You've been waiting for the right time to get the keys to your home, working hard, saving up year after year for a down payment, and raising your credit score while ensuring a steady flow of income. Now, it's come down to the final days of the loan process. A process that feels like it's lasted forever. Now, the question is: when do you get the keys to your new home?
Buying a home can be a daunting process. What you need is to move in as soon as possible - but when will that happen? When are you able to secure the keys? Find out what it takes to get to that day, what the day is officially called, and what you should expect.
When Do I Get The Keys to My New Home?
Fortunately for a homebuyer, there is a time frame from when you propose your bid to when you'll get the keys to your first home. It can take approximately 40 to 50 days.
However, some essential steps should be taken before you become the official owner of the home.
Most homebuyers are under the presumption that once the paperwork is signed, the sale is sealed. This is false.
Here is what you must consider before calling it your house.
It would be best to get the remaining balance to fill in as the down payment and closing expenses.
The money you reimburse the seller after they acknowledge your proposal is not part of a total down payment but an earnest money deposit. It is paid to ascertain that you're seriously interested about closing on the exchange.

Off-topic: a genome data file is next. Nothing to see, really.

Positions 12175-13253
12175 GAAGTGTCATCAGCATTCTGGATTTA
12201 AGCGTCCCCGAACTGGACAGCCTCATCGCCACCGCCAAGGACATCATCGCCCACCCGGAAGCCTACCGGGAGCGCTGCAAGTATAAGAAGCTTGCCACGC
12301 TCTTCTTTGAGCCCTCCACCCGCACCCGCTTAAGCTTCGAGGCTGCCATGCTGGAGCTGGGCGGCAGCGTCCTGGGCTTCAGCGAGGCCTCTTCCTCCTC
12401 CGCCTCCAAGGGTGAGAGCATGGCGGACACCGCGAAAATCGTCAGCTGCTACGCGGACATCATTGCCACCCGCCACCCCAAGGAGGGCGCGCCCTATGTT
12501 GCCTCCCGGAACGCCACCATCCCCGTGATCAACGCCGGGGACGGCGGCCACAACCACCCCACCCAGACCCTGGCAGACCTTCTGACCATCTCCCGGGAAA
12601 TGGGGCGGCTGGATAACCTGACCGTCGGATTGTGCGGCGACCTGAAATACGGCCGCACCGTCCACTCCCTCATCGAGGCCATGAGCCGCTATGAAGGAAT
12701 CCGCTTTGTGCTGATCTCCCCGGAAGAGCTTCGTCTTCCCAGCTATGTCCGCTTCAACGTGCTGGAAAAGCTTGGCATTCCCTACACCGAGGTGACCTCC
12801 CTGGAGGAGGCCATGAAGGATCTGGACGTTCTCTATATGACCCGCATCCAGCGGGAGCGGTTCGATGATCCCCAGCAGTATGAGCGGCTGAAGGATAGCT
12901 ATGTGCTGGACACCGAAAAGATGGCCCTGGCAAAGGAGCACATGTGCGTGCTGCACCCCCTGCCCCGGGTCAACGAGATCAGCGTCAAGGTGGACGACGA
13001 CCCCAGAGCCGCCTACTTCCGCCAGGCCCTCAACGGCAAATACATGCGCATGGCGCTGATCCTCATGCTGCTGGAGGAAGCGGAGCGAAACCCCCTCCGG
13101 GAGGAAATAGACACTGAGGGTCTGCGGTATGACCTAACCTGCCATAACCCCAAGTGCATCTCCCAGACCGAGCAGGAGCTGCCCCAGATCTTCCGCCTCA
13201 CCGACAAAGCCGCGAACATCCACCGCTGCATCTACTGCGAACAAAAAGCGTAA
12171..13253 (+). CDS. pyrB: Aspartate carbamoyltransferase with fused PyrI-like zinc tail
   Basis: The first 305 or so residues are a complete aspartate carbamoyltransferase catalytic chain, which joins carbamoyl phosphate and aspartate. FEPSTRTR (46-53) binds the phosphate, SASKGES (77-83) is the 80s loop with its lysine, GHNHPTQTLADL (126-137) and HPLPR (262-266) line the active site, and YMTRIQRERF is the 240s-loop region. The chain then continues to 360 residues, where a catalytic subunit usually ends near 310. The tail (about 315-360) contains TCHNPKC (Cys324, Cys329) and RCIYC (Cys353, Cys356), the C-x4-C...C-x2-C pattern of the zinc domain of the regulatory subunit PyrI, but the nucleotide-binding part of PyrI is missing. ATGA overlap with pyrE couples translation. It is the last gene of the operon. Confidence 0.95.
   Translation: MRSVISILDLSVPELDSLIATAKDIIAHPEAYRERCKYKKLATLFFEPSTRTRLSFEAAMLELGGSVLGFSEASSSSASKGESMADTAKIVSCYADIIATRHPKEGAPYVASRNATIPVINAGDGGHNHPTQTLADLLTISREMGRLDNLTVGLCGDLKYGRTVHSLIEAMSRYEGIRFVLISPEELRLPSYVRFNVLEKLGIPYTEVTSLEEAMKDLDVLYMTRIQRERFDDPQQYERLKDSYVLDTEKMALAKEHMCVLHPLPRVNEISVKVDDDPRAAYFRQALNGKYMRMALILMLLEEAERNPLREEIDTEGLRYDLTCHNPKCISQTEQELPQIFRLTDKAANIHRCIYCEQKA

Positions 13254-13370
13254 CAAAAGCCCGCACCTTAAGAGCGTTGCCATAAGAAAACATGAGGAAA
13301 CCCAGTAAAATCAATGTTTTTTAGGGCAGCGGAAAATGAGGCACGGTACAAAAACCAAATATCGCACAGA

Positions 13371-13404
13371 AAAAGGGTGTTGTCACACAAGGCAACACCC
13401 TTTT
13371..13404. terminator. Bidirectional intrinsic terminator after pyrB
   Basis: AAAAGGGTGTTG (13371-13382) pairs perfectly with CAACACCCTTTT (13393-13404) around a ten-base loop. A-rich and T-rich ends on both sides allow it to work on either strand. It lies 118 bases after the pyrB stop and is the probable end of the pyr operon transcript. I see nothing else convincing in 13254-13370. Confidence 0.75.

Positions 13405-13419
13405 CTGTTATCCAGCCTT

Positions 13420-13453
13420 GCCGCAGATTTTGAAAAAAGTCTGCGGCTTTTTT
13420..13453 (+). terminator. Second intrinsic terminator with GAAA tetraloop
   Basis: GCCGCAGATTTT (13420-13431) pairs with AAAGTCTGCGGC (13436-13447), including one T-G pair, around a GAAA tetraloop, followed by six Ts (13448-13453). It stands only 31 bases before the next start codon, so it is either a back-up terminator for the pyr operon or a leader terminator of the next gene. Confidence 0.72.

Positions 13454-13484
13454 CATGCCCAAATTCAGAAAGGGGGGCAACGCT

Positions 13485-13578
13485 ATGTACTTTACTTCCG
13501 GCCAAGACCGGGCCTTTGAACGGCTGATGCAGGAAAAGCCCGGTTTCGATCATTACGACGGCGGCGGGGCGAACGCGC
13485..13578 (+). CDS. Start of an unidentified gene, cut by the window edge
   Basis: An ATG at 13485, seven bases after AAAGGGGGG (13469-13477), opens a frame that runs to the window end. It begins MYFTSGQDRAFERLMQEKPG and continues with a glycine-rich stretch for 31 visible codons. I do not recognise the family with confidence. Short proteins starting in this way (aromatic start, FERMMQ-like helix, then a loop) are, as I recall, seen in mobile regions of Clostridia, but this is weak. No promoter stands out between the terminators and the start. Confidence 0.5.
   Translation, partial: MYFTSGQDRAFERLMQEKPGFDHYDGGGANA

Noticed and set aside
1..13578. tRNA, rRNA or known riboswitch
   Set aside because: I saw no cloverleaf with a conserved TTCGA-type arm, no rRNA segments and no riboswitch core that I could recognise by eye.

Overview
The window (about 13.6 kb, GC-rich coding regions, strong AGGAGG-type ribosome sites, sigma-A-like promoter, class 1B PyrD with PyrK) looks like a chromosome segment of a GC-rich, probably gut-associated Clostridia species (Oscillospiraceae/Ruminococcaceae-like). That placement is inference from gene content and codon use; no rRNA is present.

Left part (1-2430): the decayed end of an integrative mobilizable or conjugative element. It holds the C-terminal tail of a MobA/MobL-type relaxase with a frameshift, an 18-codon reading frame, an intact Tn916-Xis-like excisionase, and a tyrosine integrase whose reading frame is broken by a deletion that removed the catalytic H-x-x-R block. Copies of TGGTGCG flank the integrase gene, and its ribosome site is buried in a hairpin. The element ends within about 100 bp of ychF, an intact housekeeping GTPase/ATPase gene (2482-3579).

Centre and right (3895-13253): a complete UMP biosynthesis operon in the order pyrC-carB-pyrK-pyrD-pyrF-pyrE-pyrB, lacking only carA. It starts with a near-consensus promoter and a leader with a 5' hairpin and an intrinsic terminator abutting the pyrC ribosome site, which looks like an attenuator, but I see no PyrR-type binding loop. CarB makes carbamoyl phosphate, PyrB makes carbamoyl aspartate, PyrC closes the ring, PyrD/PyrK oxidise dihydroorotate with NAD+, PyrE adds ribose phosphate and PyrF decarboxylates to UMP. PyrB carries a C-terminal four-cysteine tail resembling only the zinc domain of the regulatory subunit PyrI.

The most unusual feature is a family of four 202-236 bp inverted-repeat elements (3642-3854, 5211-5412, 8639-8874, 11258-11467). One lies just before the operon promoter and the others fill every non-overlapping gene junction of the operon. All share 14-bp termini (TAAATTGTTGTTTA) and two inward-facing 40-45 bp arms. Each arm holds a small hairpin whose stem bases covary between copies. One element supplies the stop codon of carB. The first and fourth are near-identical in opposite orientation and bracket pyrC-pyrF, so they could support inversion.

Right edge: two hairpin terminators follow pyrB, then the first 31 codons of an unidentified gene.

Apart from the down payment, you're also expected to cover the closing expenses.
The Purchase Agreement
These are the records that outline the conventional information on the agreement. These include information on the following:
- The customer
- The salesperson
- A description of the property
- It's locale
- The suggested closing date
- The buying price, and
- The condition of the home.
You must comprehend the entire purchase agreement with the help of your loan officer to be aware of any if there are added items.
Any Other Essential Documents
You must be ready to sign all the documentation, such as:
- The deed. Physical documentation that transfers the property title from the agent to the prospect. Legal proof of ownership of the property.
- Title review. It is advantageous to the prospect and ensures no issue can impede the closing.
- Mortgage. Also called the deed of trust, it's a pact between the prospect and the mortgage lender.
Prepare for The Closing Day
A homebuyer gets the keys to their first home on closing day. This is when all legal documentation is signed, settlement is made, and the deed is filed at the county recorder's office.
It can be a hectic day, and the homebuyer might feel nervous. It is filled with excitement and anxiety. Therefore, you must ensure that you have the following in order as you wait for the closing day:
- You're not spending your savings but investing
- Be confident you are making a wise financial decision
- Know your mortgage expiration date
- Ensure that everyone on the mortgage has their identification
- Double check all the legal documentation
You can also reach out to your loan officer to determine whether additional items are needed to get your keys smoothly. Finally, you'll have the keys to your new home! The loan officers at First Savings are ready to explain the home buying process if you're interested in starting this journey.